Sparganosis: A Zoonotic Cestodiasis

By Moges Woldemeskel, DVM, PhD, DACVP (TVDIL)

Sparganosis is an infection of tissues by second stage larvae (spargana or plerocercoid) of pseudophyllidean tapeworms. Sparganosis due to pseudophyllidean cestodes such as Sparganum spp. (e.g. Sparganum proliferum) and Spirometra spp. (e.g. Spirometra mansonoides, Spirometra erinaceieuropaei) can occur in body cavities or in tissues of intermediate and paratenic hosts. Sparganum proliferum is phylogenetically identified as a new species in the order pseudophyllidea. The life cycle and the definitive host of Sparganum proliferum is unknown but believed to be similar to that of Spirometra spp. The definite hosts of Spirometra spp. are carnivores, and the eggs are shed in feces. The eggs embryonate in the environment, hatch in water and release coracidia. Coracidia are ingested by intermediate hosts, copepod crustaceans (Cyclops spp.), and develop into procercoids. Second intermediate hosts including fish, reptiles, and amphibians ingest infected copepods and acquire procercoid larvae. Procercoids develop into plerocercoids in the second intermediate hosts. Predators of the second intermediate hosts are infected by the plerocercoids. Plerocercoidosis/sparganosis develops after ingesting procercoids or plerocercoids with contaminated water or infected intermediate hosts. Humans and other mammals including apes, pigs, dogs, and cats can serve as paratenic or second intermediate hosts and develop sparganosis.

Sparganosis has a worldwide distribution. The majority of cases in humans have been reported from Japan, Korea, China and Southeast Asia, but a few cases have been reported from the southern United States in broad areas of Atlantic and Gulf states. Sparganosis in Asia and Americas are attributed to Spirometra erinaceieuropaei and Spirometra mansonoides, respectively. Human infection may occur through various ways including drinking untreated contaminated water containing larvae or first intermediate hosts, ingesting raw or inadequately cooked flesh of infected secondary intermediate hosts or paratenic hosts (frogs, snakes, and game such as feral swine) and applying flesh of an infected intermediate host as a poultice to a wound, which is most commonly practiced in the Orient. After ingestion, the larvae penetrate the intestine wall and disperse in the body. A direct infection of open wounds or mucous membranes with plerocercoids has been described in humans. Hunters and other individuals who use wild animals for private and commercial meat production, and veterinary professionals could be exposed to sparganosis.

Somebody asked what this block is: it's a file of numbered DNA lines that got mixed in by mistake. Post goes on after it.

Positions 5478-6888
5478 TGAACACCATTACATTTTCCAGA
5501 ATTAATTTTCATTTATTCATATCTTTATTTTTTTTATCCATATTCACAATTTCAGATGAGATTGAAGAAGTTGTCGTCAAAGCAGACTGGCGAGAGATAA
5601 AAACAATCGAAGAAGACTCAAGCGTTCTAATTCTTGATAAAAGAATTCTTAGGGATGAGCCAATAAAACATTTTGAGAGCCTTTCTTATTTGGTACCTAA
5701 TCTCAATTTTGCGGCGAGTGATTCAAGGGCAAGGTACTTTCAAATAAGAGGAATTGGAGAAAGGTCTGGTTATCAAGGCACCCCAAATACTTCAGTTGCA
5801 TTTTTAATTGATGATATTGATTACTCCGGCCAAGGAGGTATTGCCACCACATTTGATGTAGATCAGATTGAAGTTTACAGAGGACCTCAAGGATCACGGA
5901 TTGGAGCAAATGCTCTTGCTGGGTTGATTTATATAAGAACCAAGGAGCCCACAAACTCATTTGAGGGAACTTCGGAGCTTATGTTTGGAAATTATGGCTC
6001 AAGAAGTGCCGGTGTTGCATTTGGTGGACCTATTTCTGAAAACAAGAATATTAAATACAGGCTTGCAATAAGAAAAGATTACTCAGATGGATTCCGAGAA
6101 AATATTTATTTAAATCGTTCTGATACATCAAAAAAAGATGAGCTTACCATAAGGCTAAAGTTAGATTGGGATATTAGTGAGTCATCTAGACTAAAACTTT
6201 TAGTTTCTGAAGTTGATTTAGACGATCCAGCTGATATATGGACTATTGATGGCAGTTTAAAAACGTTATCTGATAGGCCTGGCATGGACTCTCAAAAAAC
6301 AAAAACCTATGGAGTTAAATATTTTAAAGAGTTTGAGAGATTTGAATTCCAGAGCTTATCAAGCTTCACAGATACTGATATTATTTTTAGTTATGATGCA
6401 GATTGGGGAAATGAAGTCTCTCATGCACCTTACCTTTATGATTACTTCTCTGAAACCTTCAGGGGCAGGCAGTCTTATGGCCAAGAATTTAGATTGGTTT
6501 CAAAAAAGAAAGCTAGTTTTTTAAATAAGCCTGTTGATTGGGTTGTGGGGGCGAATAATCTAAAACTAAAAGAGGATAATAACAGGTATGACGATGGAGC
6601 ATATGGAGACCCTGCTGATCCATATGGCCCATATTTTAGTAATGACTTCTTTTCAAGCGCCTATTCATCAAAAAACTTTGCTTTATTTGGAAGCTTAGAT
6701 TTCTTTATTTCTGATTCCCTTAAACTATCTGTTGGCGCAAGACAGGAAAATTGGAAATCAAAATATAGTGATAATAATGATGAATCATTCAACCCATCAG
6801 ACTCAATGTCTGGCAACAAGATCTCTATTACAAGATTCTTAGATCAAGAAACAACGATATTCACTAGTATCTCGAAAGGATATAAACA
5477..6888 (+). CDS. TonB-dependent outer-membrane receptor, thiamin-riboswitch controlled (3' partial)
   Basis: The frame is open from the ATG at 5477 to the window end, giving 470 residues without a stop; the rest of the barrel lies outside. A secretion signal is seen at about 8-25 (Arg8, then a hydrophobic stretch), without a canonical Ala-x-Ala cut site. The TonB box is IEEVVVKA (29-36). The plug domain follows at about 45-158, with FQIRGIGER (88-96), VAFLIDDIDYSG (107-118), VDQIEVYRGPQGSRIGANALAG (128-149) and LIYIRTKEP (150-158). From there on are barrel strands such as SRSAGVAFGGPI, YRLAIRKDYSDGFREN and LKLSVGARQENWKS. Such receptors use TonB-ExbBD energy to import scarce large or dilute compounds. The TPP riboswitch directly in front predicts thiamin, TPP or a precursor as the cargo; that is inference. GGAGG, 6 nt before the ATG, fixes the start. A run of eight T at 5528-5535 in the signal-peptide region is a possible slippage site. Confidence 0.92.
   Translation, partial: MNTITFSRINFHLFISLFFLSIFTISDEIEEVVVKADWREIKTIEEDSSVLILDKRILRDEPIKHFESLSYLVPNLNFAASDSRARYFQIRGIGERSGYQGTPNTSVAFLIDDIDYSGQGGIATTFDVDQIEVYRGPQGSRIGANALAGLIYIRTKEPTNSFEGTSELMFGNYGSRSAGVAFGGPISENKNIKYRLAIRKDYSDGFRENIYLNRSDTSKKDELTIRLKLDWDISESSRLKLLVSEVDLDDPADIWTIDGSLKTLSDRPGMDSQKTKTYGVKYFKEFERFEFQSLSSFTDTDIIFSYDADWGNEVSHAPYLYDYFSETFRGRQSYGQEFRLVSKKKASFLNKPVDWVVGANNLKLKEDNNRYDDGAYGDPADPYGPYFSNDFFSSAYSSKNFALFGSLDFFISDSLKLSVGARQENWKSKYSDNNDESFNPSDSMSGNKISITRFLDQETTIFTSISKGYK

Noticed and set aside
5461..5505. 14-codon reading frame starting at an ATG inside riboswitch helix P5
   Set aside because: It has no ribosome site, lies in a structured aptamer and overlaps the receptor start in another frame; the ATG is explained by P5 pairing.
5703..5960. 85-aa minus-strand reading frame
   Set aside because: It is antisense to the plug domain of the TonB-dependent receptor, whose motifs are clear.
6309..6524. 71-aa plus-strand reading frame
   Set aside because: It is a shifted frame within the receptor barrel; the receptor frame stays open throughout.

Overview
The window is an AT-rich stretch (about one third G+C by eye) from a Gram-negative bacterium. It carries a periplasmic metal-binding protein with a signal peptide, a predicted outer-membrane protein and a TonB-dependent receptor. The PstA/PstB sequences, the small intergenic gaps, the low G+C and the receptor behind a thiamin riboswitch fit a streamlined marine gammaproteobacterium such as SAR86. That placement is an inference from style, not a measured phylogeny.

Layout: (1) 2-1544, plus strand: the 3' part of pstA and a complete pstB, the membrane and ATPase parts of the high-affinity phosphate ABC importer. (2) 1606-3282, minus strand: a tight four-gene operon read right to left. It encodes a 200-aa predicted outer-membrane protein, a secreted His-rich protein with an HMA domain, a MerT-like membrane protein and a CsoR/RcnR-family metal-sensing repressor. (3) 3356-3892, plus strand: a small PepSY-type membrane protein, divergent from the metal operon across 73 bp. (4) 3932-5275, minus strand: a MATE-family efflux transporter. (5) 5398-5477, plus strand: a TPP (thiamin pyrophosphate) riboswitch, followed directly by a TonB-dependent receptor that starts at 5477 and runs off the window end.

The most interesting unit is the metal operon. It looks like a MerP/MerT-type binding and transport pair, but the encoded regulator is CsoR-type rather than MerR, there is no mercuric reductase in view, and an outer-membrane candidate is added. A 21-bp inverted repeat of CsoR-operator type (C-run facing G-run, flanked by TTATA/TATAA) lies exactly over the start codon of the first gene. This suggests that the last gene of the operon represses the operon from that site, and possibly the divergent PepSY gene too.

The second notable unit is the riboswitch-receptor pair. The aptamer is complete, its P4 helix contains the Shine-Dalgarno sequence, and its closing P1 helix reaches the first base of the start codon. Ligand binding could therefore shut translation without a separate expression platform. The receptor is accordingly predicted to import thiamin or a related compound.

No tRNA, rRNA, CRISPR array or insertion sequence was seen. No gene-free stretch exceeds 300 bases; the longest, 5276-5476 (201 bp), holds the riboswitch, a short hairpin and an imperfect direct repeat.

Diagnosis, Treatment and Control

Grossly, sparganosis usually appears as slowly growing migratory subcutaneous nodules in the tissues of infected intermediate and paratenic hosts. The parasite can be found anywhere in the body including central nervous system. Due to lack of distinct morphologic features, spargana must be fed to a definitive host before the parasite can be definitively identified. Sparganosis is usually diagnosed following surgical removal of the worms from infected tissues. The infection may also be diagnosed by the presence of eosinophilia or identification of the parasite in tissue specimens from excisional biopsies. Microscopically, extensive pyogranulomatous and eosinophilic dermatitis, and panniculitis with abundant intralesional cestode larvae would be observed in biopsy specimens. In humans, if excisional biopsy is not feasible to remove and identify the parasite, an antisparganum ELISA test could be used for diagnosis. MRI imaging is the most valuable method of detection of human cerebral sparganosis.

Knowledge of the epidemiology of the disease and the cultural practices in a given area is important to determine appropriate control measures to avoid infection. In humans, history of exposure to infected animals, drinking contaminated water, and handling or consumption of flesh of infected secondary intermediate hosts or paratenic hosts with a clinical history of a painful, migratory, subcutaneous nodule would suggest possible sparganosis. As preventive measures dinking water should be properly boiled or filtered and animal flesh must be sufficiently cooked before consumption. The practice of applying a poultice made from infected tissues of intermediate hosts should be avoided. Currently there is no effective treatment of sparganosis. Complete removal of the granulomas together with the cestode larvae is the treatment of choice.

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